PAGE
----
Thursday, March 17, 2005

Fairness in Academia, Again

Go and read this excellent post by billmon. One of his quotes is this one:

For those on the right, true freedom requires more diversity--which, to them, means more conservatives in faculty ranks. "If the system were fair," says Larry Mumper, sponsor of the Ohio bill, "Rush Limbaugh and Sean Hannity would be tenured professors somewhere."

Now this is frightening. I wonder if Mumper knows what it takes to become a tenured professor? First you go to college for about seven years, most likely longer, and you write a doctoral thesis which is scrutinized by many. Then you spend several years teaching and doing research. In most colleges and universities your teaching is evaluated in each course and students are quite free to complain about you. Your research doesn't get published if your peers find fault in it, because academic journals mostly use an anonymous reviewing system and it is also customary to present research in seminars and conferences so that others can pick it apart. But publishing isn't enough for getting tenure; this also depends on how much you publish and the perceived quality of your publications. Most professors on tenure track work their asses off and still end up not getting tenured. Some of this is due to bias but the system is very stringent for everyone.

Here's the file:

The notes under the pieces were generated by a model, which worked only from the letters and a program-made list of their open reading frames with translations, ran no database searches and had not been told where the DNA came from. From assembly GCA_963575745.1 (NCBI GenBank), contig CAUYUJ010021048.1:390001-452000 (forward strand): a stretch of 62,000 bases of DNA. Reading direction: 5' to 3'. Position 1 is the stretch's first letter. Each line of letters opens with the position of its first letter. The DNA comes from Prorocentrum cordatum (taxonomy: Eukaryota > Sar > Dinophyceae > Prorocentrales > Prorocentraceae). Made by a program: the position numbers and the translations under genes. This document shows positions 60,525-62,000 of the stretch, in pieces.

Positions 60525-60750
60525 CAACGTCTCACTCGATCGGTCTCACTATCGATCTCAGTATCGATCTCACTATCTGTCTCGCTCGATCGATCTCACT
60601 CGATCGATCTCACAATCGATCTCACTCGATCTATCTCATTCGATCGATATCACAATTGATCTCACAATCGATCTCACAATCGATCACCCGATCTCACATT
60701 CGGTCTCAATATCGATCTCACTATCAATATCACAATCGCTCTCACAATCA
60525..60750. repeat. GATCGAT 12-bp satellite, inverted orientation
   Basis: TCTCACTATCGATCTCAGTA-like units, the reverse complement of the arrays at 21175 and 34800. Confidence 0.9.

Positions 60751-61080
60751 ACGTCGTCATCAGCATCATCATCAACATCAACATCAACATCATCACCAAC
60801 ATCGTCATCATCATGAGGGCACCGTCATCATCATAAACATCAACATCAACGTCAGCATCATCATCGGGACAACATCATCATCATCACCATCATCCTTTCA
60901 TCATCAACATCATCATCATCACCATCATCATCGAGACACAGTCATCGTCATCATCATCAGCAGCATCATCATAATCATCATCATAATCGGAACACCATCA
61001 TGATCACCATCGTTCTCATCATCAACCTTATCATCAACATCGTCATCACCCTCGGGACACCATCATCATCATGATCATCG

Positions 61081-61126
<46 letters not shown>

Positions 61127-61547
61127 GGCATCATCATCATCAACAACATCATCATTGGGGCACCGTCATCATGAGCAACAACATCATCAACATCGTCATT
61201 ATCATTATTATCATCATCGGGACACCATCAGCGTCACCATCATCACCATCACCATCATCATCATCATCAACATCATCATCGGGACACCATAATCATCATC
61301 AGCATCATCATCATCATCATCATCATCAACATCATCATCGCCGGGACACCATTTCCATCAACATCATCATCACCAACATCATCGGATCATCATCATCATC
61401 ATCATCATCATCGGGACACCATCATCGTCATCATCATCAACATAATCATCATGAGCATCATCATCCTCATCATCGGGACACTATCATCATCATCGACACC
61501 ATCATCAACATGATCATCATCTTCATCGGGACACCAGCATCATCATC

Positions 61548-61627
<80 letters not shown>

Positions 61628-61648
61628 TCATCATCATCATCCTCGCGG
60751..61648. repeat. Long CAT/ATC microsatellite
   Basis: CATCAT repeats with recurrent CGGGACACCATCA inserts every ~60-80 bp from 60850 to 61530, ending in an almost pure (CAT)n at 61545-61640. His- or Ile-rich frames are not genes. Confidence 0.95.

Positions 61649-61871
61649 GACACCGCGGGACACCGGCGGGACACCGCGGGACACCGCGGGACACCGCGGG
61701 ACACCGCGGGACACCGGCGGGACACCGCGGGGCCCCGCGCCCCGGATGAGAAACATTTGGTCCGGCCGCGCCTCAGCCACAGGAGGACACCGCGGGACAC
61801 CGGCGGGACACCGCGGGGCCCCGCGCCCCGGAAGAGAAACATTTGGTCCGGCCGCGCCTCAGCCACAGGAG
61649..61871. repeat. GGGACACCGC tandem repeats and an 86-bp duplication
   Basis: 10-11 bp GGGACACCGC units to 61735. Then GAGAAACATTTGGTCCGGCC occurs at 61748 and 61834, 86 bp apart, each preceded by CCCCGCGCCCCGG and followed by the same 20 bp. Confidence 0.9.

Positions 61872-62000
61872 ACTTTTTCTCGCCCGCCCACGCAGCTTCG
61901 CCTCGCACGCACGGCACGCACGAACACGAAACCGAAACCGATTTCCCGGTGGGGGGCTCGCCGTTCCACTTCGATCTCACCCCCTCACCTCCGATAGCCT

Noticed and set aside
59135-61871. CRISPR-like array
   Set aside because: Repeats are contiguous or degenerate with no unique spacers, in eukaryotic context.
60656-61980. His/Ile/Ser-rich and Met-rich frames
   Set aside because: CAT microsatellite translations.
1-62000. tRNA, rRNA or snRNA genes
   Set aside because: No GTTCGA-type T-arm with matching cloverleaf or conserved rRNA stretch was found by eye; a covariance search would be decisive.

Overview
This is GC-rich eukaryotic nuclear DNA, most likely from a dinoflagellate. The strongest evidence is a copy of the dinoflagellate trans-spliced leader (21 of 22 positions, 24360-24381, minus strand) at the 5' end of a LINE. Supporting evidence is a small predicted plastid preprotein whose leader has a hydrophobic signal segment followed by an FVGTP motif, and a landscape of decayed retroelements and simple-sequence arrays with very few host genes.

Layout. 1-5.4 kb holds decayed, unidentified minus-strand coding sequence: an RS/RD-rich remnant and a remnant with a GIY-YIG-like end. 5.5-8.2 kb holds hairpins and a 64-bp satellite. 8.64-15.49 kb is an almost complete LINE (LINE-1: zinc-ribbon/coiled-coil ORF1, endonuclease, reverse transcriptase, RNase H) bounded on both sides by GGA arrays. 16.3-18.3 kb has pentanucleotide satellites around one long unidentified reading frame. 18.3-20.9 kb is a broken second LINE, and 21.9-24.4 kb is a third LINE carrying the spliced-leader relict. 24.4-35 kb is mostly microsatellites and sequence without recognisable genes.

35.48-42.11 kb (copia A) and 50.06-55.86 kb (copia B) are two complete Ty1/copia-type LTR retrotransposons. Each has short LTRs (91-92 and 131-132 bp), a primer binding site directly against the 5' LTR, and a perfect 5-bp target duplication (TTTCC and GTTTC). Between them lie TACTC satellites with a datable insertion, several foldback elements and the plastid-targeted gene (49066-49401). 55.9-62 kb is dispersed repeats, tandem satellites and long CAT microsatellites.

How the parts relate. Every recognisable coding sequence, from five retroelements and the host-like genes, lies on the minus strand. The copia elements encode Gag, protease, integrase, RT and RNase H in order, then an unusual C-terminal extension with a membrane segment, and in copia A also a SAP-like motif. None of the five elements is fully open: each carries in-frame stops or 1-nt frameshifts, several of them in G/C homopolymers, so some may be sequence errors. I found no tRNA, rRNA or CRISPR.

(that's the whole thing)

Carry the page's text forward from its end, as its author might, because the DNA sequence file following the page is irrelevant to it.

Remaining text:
This is to guarantee that the final product, the tenured professor, is an expert in the field and knows how to look at an issue from all sides. And Mumper thinks that Hannity and Limbaugh are doing this? That if the system was fair they'd have their own endowed chairs somewhere? It makes me nauseous to think that Americans in powerful places have such a warped view of what academia entails. Like it's some sort of a baseball game where the rules can be changed at will.

Billmon's original post makes obvious the similarities of what the extreme wingnuts are doing and what the cultural revolution did in China. All extremist thought systems have similarities, of course, but it's true that in this case even the methods applied are very similar. Like the pretense that the revolution comes from the masses when in fact it comes from the party in power, and the desperate search for suitable enemies to attack. Ward Churchill is not a typical liberal professor, and Horowitz saying so doesn't change the truth at all.

But yes, it does remind me of the cultural revolution. Now where did I put my suitcase?